Wednesday, February 17, 2016

An ABC of Gertrude Stein

Look out! The fifth issue of Lute and Drum just hit the internet, and it's heavy with goodness.  It has new work by D.A. Powell, Monifa Love Asante, Norman Finkelstein, Mary-Jane Holmes, and Patrick Pritchett, and the cover page includes a short film by Max Wilde.  There's also an odd little abecedarian essay of mine called "An ABC of Gertrude Stein."  It begins like this:

A is for Alice, or Artist’s Wife. When I began to learn about Alice B. Toklas, I knew I’d seen her kind before. I grew up as an art school brat in the 1970s, and back in those days when male egos swaggered and feminist consciousness had permeated less thoroughly through the cultural sphere, it was common enough to see, in the shadow of each male would-be genius in paint-spattered denim, a quiet figure, attending to all the banalities of life and the social obligations, a self-abnegating figure who had nevertheless made herself so essential to the artist’s ability to function that he would fall apart if he left her, as he sometimes did. Alice never walked out on Gertrude, but if Ernest Hemingway is to be believed, she made it perfectly clear that she could and she would, and it made Gertrude tremble (see P, below).

B is for Bile, or Biting Remark.  Gertrude Stein was tremendously jealous of the success of other writers, especially if they were of her generation, or if they had once sat at her feet at her salons, and she knew just what to say to hurt them.  Sinclair Lewis only sold so many books because he “is the typical newspaperman and everything he says is newspaper,” she’d remark. Or “Hemingway,” (see H) she’d say, after his books began to sell, “after all you are ninety percent Rotarian.”

C is for Cézanne.  No one cared about Cézanne until 1906, when a posthumous exhibition of his work was held in Paris.  Or almost no one, except for Stein and her brother Leo. Leo in particular saw that Cézanne had set about solving the problem of composition as no one else had; absorbing what the impressionists had taught about color but looking for a way to re-introduce order to the visual plane. He did it by distorting the objects he represented, and using inconsistent perspective. That is: by almost inventing Cubism. Stein hung Cézannes in her salon, and wrote Three Lives while staring at one of them. Picasso came by and liked them too.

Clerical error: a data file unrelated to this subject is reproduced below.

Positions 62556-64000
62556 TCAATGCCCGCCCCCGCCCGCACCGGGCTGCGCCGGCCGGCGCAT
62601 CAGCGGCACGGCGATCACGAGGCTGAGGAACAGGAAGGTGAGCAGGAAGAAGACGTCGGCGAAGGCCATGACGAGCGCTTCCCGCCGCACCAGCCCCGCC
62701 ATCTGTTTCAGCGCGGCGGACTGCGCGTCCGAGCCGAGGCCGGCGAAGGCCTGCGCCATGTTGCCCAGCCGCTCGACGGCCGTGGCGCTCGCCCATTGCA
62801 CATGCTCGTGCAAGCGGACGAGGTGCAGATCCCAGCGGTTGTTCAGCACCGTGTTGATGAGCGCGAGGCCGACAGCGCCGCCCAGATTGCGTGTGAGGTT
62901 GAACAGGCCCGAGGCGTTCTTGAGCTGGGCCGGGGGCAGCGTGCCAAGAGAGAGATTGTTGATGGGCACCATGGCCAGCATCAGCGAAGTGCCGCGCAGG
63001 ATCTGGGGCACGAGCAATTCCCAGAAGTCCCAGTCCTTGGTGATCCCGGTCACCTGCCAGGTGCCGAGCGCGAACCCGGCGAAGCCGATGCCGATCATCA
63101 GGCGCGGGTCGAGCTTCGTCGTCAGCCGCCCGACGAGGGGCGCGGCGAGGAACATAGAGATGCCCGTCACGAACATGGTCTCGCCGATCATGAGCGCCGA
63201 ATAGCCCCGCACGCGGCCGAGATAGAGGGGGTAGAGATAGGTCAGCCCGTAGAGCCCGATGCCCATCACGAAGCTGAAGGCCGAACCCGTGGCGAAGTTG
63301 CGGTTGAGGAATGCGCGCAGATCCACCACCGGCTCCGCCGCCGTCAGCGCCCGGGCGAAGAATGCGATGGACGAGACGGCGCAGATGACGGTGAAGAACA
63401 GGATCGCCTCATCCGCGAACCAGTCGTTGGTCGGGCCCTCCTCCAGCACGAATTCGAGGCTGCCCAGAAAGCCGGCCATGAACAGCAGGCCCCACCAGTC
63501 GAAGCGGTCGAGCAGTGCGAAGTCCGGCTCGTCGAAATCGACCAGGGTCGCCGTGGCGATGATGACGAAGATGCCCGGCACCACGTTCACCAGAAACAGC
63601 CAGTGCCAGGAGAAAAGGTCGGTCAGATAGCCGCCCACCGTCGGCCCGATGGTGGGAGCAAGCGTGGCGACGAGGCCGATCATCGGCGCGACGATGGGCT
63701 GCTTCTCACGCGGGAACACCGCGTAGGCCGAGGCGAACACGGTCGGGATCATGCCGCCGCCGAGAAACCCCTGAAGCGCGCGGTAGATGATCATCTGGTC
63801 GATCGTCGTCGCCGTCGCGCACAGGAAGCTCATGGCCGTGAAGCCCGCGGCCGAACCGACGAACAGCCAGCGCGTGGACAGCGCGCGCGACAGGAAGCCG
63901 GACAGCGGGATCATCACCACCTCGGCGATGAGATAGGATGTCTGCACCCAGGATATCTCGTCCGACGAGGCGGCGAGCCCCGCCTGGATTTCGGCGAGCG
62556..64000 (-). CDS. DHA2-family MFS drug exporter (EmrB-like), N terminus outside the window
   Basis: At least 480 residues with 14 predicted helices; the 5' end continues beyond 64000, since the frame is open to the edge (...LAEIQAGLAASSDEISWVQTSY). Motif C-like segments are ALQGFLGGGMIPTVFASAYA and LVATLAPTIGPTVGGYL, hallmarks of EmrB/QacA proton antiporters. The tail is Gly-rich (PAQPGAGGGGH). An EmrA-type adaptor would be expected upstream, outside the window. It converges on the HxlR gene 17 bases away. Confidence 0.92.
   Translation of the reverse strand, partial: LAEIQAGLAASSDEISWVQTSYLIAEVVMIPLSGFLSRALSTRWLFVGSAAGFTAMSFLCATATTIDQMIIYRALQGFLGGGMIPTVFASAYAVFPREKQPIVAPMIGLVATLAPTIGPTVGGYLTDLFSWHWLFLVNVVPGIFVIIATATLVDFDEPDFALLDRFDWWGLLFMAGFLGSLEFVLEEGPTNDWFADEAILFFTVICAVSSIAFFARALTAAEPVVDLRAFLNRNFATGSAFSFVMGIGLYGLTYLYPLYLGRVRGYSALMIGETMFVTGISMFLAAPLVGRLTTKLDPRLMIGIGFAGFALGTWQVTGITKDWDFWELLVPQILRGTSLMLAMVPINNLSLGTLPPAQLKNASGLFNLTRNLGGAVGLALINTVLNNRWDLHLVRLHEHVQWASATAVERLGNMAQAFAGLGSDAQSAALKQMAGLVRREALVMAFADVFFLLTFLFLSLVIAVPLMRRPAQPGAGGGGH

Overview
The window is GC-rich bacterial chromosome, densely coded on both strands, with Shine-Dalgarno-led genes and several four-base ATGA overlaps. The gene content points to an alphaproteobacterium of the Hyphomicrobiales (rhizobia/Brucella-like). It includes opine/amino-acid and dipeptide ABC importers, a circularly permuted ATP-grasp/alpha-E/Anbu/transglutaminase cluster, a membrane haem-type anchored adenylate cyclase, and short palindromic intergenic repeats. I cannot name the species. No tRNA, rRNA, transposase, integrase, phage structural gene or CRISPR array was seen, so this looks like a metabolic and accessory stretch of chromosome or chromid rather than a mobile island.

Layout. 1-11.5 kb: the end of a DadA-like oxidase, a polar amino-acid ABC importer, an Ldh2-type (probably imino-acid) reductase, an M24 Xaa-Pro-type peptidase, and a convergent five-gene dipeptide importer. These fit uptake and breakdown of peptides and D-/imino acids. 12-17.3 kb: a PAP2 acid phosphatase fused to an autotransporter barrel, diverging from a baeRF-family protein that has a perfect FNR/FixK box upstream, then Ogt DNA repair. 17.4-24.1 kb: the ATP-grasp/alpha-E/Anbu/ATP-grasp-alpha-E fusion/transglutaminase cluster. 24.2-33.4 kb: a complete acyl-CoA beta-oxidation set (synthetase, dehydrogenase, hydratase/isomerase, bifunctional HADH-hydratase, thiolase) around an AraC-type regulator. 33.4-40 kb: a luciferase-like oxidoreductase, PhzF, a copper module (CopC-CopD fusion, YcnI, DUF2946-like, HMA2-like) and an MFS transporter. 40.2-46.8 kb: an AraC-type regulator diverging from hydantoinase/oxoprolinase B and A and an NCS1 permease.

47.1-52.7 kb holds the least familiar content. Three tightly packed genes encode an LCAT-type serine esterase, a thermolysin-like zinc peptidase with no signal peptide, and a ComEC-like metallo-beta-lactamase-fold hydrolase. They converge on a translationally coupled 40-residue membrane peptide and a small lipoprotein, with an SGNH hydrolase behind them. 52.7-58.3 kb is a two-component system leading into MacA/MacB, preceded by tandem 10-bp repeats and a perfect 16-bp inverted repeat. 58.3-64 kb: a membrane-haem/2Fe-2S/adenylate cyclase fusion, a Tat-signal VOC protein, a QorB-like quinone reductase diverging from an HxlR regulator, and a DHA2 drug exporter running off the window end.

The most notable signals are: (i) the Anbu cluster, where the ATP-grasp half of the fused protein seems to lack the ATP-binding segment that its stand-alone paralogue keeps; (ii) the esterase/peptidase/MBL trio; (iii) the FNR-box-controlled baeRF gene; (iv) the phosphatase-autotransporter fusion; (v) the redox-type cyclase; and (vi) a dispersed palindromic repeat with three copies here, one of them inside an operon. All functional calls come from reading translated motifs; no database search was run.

D is for Deterritorialization. Gilles Deleuze speaks of deterritorialization as the moving out from a defined sphere, and Stein certainly did that when she broke with mimesis as a principle of writing. But she was also deterritorialized in a more down-to-earth sense: until she arrived in Paris, she belonged nowhere.  She’d lived in hotels and boarding houses and with relatives, and in a big house in Oakland isolated from everyone else, and among people with whom her affluent, cosmopolitan family had nothing in common. When her parents died she connected with no one and nothing except her books and one brother, who confesses that he and Gertrude knew nothing of each other’s inner lives. But bohemian Paris was a special territory, inhabited by refugees from all sort of backgrounds, all united by some concern with art. It was a territory for the deterritorialized, and if there was a home for Stein, it was there that the there would be. 

The whole thing is available at Lute and Drum

If for some obscure reason you feel the need to read more of what I've written about Stein, you might try this little piece in Partisan, "The Meeting that Saved Modernism."